It's a sobering scenario, but not at all unrealistic. In fact, that was exactly the situation TVA faced in September 2004 after Hurricanes Frances and Ivan delivered a one-two punch to the Gulf coast. And it is exactly the kind of situation that TVA prepares for and trains for.

“Hopefully, most of our River Forecast Center staff will never have to deal with that kind of a situation,” said David Bowling, Senior Management Advisor for TVA River Scheduling. “But we conduct regular drills to make sure they are ready.”

A lot of planning goes into each drill, according to Bowling.

“We try to simulate a real event as closely as possible, including the uncertainty involved in dealing with weather events and the sense of urgency involved when people's lives and property are at stake.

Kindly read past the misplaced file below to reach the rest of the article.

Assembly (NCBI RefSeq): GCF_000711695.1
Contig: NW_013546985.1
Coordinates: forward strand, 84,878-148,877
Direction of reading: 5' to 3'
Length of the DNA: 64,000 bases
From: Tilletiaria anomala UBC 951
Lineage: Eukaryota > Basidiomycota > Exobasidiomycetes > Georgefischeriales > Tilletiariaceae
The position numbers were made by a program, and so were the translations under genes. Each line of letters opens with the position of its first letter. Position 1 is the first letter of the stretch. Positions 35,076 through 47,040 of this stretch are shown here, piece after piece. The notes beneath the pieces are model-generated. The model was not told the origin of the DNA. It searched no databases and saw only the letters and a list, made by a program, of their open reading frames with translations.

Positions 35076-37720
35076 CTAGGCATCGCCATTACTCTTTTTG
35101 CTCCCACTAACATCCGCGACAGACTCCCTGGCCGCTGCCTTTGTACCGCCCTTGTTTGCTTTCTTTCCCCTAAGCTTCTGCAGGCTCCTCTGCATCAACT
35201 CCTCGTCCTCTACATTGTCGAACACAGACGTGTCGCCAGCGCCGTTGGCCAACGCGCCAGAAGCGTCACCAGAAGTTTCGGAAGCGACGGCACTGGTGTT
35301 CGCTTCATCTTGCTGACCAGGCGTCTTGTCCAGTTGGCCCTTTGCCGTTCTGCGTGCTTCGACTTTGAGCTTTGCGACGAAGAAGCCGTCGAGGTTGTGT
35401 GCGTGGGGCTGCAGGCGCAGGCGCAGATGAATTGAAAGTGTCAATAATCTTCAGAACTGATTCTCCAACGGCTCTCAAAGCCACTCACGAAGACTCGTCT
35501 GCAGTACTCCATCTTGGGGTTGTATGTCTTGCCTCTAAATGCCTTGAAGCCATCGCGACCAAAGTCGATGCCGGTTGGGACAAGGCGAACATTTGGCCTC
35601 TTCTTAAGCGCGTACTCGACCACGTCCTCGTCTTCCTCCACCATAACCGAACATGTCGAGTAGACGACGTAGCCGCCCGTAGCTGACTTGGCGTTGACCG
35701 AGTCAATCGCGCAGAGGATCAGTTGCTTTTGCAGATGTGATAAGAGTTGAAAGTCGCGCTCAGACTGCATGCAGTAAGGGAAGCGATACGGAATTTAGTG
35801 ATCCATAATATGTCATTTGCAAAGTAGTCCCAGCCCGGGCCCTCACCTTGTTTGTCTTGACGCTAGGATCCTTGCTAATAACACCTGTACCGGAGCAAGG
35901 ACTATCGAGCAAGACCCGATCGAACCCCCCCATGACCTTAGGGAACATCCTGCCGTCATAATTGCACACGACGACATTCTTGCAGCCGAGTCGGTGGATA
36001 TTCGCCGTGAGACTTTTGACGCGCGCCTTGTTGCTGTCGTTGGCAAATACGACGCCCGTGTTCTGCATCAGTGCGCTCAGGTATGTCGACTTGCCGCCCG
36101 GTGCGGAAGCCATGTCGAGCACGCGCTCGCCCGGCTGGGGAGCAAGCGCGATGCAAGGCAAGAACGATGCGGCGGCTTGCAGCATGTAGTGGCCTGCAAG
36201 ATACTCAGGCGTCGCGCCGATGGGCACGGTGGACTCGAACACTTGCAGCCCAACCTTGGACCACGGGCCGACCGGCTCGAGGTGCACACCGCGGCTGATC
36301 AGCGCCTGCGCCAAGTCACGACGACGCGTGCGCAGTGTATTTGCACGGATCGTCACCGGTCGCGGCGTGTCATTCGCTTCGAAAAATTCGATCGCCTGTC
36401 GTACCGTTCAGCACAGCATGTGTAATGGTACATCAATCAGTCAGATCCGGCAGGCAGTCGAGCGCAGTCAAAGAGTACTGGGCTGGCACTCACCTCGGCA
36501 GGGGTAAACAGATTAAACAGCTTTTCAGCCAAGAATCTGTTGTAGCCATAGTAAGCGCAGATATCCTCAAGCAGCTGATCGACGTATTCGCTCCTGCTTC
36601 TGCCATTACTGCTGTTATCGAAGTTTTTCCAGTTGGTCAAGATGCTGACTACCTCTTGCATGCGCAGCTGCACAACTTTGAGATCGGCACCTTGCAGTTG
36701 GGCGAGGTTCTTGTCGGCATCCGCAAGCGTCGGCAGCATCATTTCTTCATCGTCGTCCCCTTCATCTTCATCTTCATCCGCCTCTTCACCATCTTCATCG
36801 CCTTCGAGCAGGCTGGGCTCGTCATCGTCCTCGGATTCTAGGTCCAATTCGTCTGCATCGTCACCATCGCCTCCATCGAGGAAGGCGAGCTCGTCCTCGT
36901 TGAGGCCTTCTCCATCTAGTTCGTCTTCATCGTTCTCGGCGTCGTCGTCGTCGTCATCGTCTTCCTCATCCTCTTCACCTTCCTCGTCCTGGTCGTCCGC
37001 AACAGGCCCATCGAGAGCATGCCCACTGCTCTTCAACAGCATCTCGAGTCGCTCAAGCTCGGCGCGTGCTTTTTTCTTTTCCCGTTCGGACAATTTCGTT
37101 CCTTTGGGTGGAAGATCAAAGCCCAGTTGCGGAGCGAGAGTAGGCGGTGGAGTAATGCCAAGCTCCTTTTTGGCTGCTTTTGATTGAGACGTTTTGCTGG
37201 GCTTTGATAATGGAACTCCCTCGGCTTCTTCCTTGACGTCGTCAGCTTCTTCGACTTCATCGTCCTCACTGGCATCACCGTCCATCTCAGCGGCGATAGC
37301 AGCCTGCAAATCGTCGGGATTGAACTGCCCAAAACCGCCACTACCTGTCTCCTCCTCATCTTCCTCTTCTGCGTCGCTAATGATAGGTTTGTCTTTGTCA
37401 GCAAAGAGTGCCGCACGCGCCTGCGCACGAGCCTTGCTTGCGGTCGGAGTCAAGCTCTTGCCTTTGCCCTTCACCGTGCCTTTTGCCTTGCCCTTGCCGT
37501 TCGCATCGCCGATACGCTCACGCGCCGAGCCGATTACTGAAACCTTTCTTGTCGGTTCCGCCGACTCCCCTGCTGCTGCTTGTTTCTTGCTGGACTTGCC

“The scenarios vary. Sometimes we use a storm that was forecast to move into the Valley, but changed tracks. Other times, we transpose an actual storm to a different location. Our Forecast Center staff puts the predicted rain into our computer models, determines potential impacts, and evaluates different operating strategies with the goal of minimizing as much damage as possible.

“We also practice implementing our communication plans—for example, working with the National Weather Service in predicting flood levels and with local emergency management agencies in issuing warnings to the public.”

December through early May is the major flood season in the Tennessee Valley because runoff—the amount of water that ends up in the river system after it rains—is higher and because storms tend to be larger in the winter and early spring. But there is potential for serious flooding even in June, July, and August due mainly to the remnants of tropical storms and hurricanes.